The cost of Greater Victoria’s sewage treatment project could increase by $13.7 million to cover the costs of barging construction materials to Esquimalt and adding advanced oxidation to the treatment process.
The current budget estimate is $783 million.
Seaterra, the commission overseeing the project, and Capital Regional District staff are recommending CRD directors approve the additional spending.
Barging, estimated to cost $8.5 million, up from an earlier ballpark of $2.3 million, was considered a “deal breaker” by Esquimalt in negotiations to allow a treatment plant to be built at McLoughlin Point, says a staff report.
Adding advanced oxidation to the secondary treatment process at a cost of $5.2 million would address so-called substances of emerging concern, such as pharmaceuticals, endocrine disrupters, personal care products and household cleaners, a separate staff report says.
Given that her municipality has rejected McLoughlin Point as a potential sewage treatment plant site, issues like barging and advanced oxidation are moot, Esquimalt Mayor Barb Desjardins said.
“In my view, Seaterra is managing a project that is not a project at this point. There is no project. There is a plan,” Desjardins said.
“Seaterra and CRD should not be pushing forward on these things without the authority of that site. They don’t have it.”
The CRD has written to B.C. Environment Minister Mary Polak asking the province to override Esquimalt’s decision.
Desjardins plans to introduce a motion at the CRD Wednesday calling on Seaterra to be suspended for six months or until the province responds and, until that time, Seaterra should spend no more money, neither issue nor accept any requests for proposals and enter into no contracts.
Victoria Coun. Geoff Young, who chairs the CRD’s core area liquid waste management committee, agrees that a decision is needed quickly from the province. He said Desjardins’ motion may be premature, but said it underscores the need for the province to step in.
“But if the answer is no and the province decides that this plan is off the table, then I don’t think six months is nearly long enough,” Young said, adding that finding an alternative site or sites if McLoughlin is rejected will be extremely difficult.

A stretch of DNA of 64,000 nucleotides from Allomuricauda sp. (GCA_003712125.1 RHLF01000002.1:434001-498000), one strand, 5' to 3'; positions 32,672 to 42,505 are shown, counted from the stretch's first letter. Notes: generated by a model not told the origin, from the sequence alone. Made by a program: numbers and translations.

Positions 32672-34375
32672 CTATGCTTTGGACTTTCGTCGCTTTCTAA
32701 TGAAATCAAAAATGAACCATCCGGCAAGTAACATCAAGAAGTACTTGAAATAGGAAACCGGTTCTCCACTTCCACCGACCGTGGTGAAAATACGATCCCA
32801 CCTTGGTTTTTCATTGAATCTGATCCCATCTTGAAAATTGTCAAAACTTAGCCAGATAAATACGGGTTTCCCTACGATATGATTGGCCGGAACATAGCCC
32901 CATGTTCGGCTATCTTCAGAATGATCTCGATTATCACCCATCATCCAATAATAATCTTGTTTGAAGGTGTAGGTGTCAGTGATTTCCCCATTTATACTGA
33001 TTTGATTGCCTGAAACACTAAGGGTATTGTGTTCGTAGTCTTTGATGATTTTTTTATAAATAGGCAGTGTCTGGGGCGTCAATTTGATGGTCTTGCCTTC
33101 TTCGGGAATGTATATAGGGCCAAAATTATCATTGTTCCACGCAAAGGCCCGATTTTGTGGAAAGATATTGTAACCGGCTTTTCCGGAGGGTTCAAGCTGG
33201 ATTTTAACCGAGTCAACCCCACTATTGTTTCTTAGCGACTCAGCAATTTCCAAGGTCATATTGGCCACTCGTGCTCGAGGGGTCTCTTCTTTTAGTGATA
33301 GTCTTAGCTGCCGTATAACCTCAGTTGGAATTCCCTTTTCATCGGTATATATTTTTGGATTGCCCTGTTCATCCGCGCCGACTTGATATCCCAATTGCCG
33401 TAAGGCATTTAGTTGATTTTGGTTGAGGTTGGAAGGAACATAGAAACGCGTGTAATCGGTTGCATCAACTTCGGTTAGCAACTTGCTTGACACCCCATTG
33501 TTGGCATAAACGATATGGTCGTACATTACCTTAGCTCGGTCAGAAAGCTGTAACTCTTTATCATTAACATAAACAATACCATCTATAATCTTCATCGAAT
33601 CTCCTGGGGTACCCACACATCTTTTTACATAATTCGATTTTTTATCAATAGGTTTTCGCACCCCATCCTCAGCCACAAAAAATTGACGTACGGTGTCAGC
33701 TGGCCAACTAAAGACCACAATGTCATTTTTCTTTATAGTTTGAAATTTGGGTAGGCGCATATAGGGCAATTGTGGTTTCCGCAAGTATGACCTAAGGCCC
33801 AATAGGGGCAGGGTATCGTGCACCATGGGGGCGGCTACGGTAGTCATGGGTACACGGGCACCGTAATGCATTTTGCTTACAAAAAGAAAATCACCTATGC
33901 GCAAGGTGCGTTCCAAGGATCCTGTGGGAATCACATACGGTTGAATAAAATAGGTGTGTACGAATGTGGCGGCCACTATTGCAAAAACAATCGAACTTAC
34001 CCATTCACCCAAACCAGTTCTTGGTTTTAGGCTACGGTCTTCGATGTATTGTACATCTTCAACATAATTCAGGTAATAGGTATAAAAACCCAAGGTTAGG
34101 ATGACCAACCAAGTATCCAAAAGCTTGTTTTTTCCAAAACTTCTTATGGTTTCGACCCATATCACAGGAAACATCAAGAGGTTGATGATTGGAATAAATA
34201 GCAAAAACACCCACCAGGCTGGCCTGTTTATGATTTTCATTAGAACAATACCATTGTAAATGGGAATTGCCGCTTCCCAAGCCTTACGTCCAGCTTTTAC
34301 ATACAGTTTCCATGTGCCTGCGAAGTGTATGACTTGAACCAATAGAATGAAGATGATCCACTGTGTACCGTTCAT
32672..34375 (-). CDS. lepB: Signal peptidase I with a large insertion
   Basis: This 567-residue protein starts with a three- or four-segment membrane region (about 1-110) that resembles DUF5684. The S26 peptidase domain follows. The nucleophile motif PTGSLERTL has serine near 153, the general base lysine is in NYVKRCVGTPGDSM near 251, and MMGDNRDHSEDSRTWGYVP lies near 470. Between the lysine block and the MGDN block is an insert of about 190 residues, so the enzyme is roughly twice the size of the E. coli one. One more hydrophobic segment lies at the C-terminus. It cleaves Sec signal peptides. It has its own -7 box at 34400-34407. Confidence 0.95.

“Once you’ve established that any municipality can reject a site if it doesn’t want it, I think the reality is it would take a long time to develop a new plan,” Young said.
Desjardins stressed the hundreds who spoke at an Esquimalt public hearing in opposition to the McLoughlin rezoning were not just Esquimalt residents but from around the region, meaning there has been a regional rejection of the CRD’s sewage treatment plan. “It is time for us to really re-look at this. We’ve lost the public confidence,” she said.
Meanwhile, Young said he was surprised at the “relatively modest” estimated cost for including advanced oxidation in the treatment process.
“I always assumed that we would eventually have to move to higher levels of treatment, but that the costs would be in the tens or even hundreds of millions of dollars and we would have to find an additional site,” Young said.
Young noted many of the people who spoke at Esquimalt’s public hearing into the McLoughlin rezoning expressed concerns about substances of emerging concern, but very few raised the issue of barging or construction traffic.
The staff report says that including advanced oxidation would mean an additional $1.33 million a year in operating costs.
Under the funding arrangement, the federal and provincial contributions to the sewage treatment program are capped at about one third each. Any additional costs over the $783-million estimate fall to the CRD.